Writing software that’s secure, reliable, and safe requires dedication, experience, and good tools. Using programming languages like C and C++ to develop these types of applications, so that developers can improve the quality of their code, usually means relying on additional software such as static-analysis tools.
Ada and it subset, SPARK, incorporate most features addressed by static-analysis tools. However, these programming languages do it one better by allowing programmers to be more specific in their code. Therefore, the compiler can do more checking based on these explicit specifications. Ada 2012’s contract support goes further, still allowing programmers to provide pre and post conditions for functions and subroutines as well as the ability to specify type invariants.
The extreme approach takes advantage of SPARK’s formally verifiable proofs. By using the contract definitions, SPARK can prove that an application meets the specifications. In most case, the checks specified in the contracts will be removed from the generated code because all of the checking has been done by the compiler.
So how can one evaluate Ada and SPARK?
1. AdaCore’s learn.adacore.com provides interactive Ada and SPARK training materials.
If you like some heavy reading, then check out John Barne’s Programming in Ada 2012. This rather hefty book is in depth and a useful reference, but not a great idea for novice Ada programmers. Instead, I recommend AdaCore’s new learn.adacore.com website (Fig. 1). It includes a pair of courses: Introduction to Ada and Introduction to SPARK. There’s also an online ebook entitled Ada for the C++ or Java Developer. The ebook can be downloaded as a PDF file.
The other two courses aren’t available as a PDF file at this point because they’re sprinkled with interactive code blocks (Fig. 2) that can be compiled and run. These use the actual Ada and SPARK tools running on AdaCore’s web server. Most of the blocks are designed to run as is to show what the compiler would report as an error or what the results of running the code would emit.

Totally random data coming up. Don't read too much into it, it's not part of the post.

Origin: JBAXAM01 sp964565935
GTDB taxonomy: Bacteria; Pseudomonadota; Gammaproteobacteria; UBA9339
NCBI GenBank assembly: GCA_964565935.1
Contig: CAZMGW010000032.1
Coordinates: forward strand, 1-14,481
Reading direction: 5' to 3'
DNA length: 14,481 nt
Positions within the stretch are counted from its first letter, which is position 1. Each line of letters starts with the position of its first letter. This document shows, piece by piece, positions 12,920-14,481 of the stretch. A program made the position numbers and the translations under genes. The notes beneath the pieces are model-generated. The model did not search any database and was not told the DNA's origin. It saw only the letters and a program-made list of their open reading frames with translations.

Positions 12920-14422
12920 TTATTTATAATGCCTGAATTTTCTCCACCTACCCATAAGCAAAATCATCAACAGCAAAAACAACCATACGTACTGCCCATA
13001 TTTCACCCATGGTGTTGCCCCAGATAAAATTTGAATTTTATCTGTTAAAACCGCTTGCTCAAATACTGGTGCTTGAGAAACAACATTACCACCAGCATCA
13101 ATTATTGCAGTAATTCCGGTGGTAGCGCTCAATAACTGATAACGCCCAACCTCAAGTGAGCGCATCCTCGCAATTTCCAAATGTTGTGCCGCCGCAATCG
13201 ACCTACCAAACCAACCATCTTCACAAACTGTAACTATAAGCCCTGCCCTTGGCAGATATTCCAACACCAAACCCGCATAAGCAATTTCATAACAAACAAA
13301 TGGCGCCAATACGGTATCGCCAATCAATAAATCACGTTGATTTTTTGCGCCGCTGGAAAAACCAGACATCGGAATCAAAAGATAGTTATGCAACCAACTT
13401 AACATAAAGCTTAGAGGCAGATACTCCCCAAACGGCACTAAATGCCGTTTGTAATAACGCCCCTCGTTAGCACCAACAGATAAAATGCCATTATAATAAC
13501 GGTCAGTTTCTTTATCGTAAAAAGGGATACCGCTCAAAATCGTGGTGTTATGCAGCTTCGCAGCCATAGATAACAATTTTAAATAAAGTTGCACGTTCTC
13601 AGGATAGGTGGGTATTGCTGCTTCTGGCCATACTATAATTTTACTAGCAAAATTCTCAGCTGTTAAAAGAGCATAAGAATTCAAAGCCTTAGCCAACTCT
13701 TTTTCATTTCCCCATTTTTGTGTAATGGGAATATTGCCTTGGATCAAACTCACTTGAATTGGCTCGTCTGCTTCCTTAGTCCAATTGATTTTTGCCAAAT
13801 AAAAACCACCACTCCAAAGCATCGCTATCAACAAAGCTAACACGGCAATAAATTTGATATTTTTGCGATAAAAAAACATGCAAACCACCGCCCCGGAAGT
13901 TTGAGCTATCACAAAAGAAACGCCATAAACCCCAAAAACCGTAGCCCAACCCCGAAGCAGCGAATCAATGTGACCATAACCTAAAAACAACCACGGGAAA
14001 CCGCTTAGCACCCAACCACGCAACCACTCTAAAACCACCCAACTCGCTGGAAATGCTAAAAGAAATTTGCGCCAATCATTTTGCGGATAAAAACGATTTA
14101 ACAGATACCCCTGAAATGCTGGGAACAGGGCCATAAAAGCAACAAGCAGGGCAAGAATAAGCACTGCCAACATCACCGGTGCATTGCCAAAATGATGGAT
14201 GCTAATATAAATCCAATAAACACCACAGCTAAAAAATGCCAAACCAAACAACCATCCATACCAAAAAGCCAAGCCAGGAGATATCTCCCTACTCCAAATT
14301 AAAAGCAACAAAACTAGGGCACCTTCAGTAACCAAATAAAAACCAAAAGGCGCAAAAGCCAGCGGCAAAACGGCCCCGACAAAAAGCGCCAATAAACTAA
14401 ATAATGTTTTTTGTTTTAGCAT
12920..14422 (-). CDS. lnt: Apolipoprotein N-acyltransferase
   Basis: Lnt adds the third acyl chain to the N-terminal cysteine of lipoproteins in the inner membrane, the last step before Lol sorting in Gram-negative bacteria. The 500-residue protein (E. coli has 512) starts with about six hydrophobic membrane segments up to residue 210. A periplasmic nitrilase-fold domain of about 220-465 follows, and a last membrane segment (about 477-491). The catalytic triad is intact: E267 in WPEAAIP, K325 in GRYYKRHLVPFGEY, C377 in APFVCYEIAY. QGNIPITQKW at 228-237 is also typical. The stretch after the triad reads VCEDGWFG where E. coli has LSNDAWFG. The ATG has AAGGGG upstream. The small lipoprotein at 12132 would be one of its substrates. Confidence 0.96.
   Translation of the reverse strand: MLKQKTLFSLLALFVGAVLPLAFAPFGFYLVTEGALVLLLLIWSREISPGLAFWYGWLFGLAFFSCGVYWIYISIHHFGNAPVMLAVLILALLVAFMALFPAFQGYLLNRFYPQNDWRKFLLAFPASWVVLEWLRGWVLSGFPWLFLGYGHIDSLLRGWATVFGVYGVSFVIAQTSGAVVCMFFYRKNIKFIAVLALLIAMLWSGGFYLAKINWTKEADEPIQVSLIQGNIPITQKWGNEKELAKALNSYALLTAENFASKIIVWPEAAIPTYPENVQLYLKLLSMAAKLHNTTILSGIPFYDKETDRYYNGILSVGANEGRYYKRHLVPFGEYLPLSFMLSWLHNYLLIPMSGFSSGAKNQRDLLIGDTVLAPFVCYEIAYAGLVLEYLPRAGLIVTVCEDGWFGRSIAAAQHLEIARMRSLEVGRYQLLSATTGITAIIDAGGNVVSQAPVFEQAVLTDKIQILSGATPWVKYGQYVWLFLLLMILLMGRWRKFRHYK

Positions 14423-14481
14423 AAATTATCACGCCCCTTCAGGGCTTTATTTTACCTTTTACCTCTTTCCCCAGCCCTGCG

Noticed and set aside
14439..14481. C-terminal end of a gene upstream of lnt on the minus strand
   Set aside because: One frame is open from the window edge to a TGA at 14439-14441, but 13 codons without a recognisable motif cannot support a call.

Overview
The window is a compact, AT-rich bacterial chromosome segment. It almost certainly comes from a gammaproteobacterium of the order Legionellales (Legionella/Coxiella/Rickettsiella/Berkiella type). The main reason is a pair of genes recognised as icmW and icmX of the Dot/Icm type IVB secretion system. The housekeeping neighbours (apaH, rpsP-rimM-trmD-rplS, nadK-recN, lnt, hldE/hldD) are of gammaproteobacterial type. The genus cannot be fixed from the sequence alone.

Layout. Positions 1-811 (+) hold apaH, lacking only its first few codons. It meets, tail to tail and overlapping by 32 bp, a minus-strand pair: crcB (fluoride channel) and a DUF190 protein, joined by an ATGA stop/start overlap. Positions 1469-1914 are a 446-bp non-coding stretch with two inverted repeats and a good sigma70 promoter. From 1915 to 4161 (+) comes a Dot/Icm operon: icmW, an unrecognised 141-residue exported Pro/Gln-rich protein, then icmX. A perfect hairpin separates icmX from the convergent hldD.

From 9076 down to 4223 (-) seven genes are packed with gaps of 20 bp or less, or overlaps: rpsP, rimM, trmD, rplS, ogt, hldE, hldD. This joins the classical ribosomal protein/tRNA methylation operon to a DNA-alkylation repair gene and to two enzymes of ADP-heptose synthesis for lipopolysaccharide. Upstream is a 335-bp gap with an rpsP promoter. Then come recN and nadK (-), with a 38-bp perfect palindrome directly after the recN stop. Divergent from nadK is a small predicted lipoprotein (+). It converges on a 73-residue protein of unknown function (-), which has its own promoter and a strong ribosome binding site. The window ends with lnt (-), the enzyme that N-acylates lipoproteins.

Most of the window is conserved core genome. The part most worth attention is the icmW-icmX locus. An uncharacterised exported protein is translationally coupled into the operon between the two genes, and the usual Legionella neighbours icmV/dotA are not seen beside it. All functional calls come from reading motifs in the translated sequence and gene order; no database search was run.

It’s possible to edit the code and rerun/check it to experiment with the environment without having to install the development environment. That chore isn’t difficult, but it’s much more tedious to load and edit code while having to refer back to a description. On the other hand, the web-based approach intersperses the prose about the code with the code itself.
2. The Ada and SPARK course.
The Ada and SPARK courses are extensive but not exhaustive. Likewise, they address the basics like packages; child and nested packages are left for future courses. The Ada course does cover important topics like object-oriented programming, multitasking, and generics. The SPARK course touches on flow analysis, proof of program integrity, and proof of functional correctness.
There are many myths about Ada and SPARK. Hopefully checking out Ada and SPARK will help dispel some of them and ultimately highlight the advantages of Ada and SPARK. These courses will not make you an Ada or SPARK maven, but they should make you more comfortable with the languages and what they’re capable of accomplishing.
AdaCore also has a number of free PDF ebooks including the latest, AdaCore Technologies for Cyber Security by Roderick Chapman and Yannick Moy. About half of it presents AdaCore’s products, including Ada and SPARK compiler, and how they can help address cybersecurity issues.
What will be useful for an embedded developer is the “Security Vulnerabilities and Their Mitigation section.” This presents mitigation recommendations for Common Weakness Enumeration (CWE) maintained by Mitre.
CWE addresses generic problems that can crop up in almost any application. The two at the start of the section address data-validation issues. CWE 20 addresses improper input validation, while CWE 1019 deals with how to validate input errors. Of course, the mitigation approaches are presented in the context of Ada and SPARK. Some, like Weak or No Crypto have mitigations that would be the same regardless of what programming language is used.